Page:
ET SPORTS RERUN: When Cassidy was a coaching neophyte

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Jun. 7—(Editor's note: The Boston Bruins fired head coach Bruce Cassidy earlier today. Here is a column by Bill Burt on Cassidy's early years in coaching through the eyes of a former player who played for Cassidy in minors after attending Salem St.)

Kurt Mallett remembers details of his first meeting with current Boston Bruins coach Bruce Cassidy, from early December of 1996, as if it were yesterday.

Mallett, a Salem State University All-American, was in his third professional season, playing forward for the Jacksonville Lizard Kings of the ECHL, when his coach was fired only 20 games into the season and he met the then-31-year-old rookie Coach Cassidy in his new office.

"I had a sinus infection or something and my face was a little swollen with my right eye was practically closed," recalled Mallett, a Saugus native. "We don't even say 'hi' to each other before he says, 'What the (bleep) is wrong with you?' That really was our first introduction."

It gets better.

The duo chatted for a bit before Cassidy referred back to Mallett's "blind" eye.

"He said, 'I'll move you to left wing then,' " said Mallett. "I said,'I can't see!' He said, 'You'll be OK on the left side.' Two days later, he made me play."

Despite the fact that it seemed a little odd that his new coach was so young — "He even looked younger than he really was," said Mallett — the duo hit it off.

Mallett, the second all-time leading scorer at Salem State (217 points in 117 games), had the best two years of his career under Cassidy's watch in Jacksonville — 73 points in 61 games and 62 points in 60 games.

"He was obviously learning on the job," said Mallett. "He had just retired (while in International Hockey League) and a week or two later was coaching us. You could see he knew the game. The hockey knowledge was there."

The team wasn't great the rest of that 1996-97 season, finishing 15-25-10, but a year later Cassidy led the Lizard Kings and Mallett to a much-improved 35-29-6 record.

"Butch [Cassidy's nickname] was a very smart guy," said Mallett. "He was always playing crossword puzzles. His mind was sharp and quick. He'd be a good guy on Jeopardy. He's knows a little bit about a lot of things."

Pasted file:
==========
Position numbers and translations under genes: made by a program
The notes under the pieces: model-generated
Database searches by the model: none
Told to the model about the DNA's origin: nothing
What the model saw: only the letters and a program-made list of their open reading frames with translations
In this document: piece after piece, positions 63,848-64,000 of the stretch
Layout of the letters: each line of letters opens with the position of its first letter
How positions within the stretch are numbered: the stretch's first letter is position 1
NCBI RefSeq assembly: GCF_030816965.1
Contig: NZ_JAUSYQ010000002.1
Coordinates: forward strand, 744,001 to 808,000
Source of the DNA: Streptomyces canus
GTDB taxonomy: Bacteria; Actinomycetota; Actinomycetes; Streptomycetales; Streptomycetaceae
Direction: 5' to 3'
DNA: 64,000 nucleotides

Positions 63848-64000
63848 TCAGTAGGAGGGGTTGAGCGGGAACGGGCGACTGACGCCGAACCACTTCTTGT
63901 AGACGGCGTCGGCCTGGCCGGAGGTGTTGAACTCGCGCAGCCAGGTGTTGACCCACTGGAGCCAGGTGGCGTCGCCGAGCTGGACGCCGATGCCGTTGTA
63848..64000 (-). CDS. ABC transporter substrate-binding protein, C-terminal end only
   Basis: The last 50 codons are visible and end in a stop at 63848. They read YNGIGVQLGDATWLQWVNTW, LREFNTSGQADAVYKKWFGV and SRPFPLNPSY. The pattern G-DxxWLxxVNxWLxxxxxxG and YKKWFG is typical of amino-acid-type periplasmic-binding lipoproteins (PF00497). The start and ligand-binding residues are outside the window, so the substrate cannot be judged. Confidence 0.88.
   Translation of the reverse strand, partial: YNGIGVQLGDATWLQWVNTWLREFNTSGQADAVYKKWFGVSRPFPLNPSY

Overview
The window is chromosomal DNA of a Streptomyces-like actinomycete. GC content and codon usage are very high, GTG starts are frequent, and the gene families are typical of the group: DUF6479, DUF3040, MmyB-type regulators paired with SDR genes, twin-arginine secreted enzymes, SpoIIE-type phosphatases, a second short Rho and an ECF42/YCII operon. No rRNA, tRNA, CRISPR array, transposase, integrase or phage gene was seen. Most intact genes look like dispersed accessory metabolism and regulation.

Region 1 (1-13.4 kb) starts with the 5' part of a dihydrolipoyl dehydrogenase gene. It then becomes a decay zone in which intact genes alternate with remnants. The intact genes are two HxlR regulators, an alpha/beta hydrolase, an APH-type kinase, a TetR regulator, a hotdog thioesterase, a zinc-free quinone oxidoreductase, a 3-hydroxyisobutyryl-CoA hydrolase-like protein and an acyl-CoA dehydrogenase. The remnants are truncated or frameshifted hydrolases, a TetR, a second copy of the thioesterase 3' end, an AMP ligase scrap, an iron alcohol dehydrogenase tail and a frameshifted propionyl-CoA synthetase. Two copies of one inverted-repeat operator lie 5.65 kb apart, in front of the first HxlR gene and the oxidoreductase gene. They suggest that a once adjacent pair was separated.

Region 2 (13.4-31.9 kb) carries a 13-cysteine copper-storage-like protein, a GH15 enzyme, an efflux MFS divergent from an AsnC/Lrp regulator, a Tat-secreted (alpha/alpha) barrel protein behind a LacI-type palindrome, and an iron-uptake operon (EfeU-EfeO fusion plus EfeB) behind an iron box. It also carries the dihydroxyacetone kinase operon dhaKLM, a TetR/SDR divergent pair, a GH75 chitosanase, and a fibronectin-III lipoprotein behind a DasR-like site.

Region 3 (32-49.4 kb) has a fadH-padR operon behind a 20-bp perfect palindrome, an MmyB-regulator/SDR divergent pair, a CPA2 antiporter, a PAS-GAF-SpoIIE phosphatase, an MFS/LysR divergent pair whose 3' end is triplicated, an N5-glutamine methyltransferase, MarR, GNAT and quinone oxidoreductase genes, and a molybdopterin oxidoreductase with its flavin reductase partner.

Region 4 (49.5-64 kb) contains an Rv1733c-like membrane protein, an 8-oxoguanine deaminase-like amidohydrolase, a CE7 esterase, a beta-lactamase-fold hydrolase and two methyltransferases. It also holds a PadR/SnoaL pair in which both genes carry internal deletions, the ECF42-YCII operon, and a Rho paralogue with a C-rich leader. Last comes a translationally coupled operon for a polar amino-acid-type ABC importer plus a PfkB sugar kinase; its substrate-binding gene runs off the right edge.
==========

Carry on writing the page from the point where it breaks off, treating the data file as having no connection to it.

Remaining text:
Mallett recalled one funny "Cassidy" story on a bus ride back to Jacksonville from Birmingham.

"It was about three in the morning and apparently the equipment manager didn't completely shut the door of the bus. All of a sudden, the door opens and a couple of bags and the skate sharpener [machine] go flying outside. They ended up going out to get the bags and one of them had Bruce's skates in them. They were all beat up.

"Sometimes when we'd lose a game, we would skate when we got back," said Mallett. "Thankfully, we didn't have to skate the day."

They parted ways after that season with Cassidy moving on to the IHL's Indianapolis Ice and then back to the ECHL for the Trenton Titans. Mallett did a stint with two IHL teams and three ECHL teams before Cassidy made a deal to get Mallett in Trenton, where he played 13 games before retiring.

"We became friends, carefully straddling the line of management and player," said Mallett, who is manager of hockey operations for Seacoast Spartans of Exeter, N.H. "We'd go to concerts, holiday dinners, etc. My wife and his wife were friends."

Since their careers paths changed, Mallett says they still stay in contact.

"We text each other from time to time," said Mallett. "I didn't text him before a game and they lost. So now I text him before every game. He usually comes back with wisecrack answers."

In terms of Cassidy's success, count Mallett as one who is not surprised one bit.

"He's really matured as coach," said Mallett. "He's learned from his earlier experiences. And right now, he's as good of a coach as there in the NHL. He deserves a lot of credit for what the Bruins are doing."

You can email Bill Burt at bburt@eagletribune.com.